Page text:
In April 2019, the U.S. Court of Appeals for the 9th Circuit ordered the Environmental Protection Agency (EPA) to justify why chlorpyrifos should remain in the U.S. market, given the overwhelming evidence of its toxicity to children, especially, and gave EPA 90 days to comply. Astonishingly, in July, EPA denied the petition, and instead of providing the court-mandated rationale for continued use, chose to attack the science as “not . . . valid, complete, and reliable.” Absent any meaningful federal action on these toxic pesticides, Hawaii, California, and New York have all moved to ban chlorpyrifos; Connecticut, Oregon, and Maryland are all in various phases of considering and enacting limits or bans. As with so many environmental concerns during the Trump administration, states are where any meaningful action currently happens.

As Beyond Pesticides covered in May 2019, a group of leading toxics experts has called for a ban on organophosphate pesticides, which category includes chlorpyrifos and chlorpyrifos-methyl. These scientists concluded that: (1) widespread use of organophosphate (OP) pesticides to control insects has resulted in ubiquitous human exposures; (2) acute exposures to OPs are responsible for poisonings and deaths, particularly in developing countries; and (3) evidence demonstrates that prenatal exposures, even at low levels, put children at risk for cognitive and behavioral deficits, and for neurodevelopmental disorders.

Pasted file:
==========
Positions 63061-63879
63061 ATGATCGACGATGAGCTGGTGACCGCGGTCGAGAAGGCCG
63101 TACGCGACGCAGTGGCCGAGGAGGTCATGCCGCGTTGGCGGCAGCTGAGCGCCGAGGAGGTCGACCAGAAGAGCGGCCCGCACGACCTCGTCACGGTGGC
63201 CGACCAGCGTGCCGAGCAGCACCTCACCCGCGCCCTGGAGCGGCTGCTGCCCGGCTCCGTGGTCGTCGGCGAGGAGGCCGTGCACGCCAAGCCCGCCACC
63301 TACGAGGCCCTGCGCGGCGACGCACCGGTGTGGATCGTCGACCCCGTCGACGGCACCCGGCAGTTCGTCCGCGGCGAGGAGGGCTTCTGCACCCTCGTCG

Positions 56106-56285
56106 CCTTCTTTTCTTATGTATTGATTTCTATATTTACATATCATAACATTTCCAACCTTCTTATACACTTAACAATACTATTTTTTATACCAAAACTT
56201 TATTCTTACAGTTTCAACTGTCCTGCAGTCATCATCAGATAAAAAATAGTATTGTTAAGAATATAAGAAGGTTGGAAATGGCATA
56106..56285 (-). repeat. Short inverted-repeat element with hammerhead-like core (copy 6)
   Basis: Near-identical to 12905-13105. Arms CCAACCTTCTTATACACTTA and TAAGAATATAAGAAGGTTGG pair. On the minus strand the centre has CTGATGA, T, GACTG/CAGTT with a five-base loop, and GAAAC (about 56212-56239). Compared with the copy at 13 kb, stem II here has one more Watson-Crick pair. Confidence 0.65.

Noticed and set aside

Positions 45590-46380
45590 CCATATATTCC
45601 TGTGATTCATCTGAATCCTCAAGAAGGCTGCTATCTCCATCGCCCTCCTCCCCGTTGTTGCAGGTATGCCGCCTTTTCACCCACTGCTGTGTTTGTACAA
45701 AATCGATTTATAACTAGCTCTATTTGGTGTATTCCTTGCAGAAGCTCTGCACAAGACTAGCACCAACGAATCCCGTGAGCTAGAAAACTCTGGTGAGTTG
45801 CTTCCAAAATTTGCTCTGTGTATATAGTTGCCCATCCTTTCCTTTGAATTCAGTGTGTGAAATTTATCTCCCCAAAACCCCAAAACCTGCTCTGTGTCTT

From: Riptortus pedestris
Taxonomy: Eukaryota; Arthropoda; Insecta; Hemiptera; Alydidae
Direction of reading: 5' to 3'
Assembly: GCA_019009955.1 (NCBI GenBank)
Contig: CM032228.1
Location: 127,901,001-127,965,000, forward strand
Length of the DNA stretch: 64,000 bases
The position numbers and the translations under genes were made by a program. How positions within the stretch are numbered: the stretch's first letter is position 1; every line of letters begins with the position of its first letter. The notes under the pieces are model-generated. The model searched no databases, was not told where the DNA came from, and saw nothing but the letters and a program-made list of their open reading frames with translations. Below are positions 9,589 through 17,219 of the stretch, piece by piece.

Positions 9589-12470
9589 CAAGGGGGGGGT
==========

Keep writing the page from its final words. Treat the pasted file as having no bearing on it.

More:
A transition to organic food production, and to nontoxic land and pest management systems, is the solution to this and most risks of pesticide use. A robustly growing sector, organics is a real, productive, and viable alternative to the use of toxic pesticides. States should ban chlorpyrifos compounds at the very least, but organophosphates generally, should undertake organic management on state-owned lands, and should support producers in transitioning away from chemical agriculture and to organic, regenerative, and sustainable practices.

All unattributed positions and opinions in this piece are those of Beyond Pesticides.

Source: https://euobserver.com/environment/146772?mc_cid=2e74ccd1fc&mc_eid=ee19ad4c9b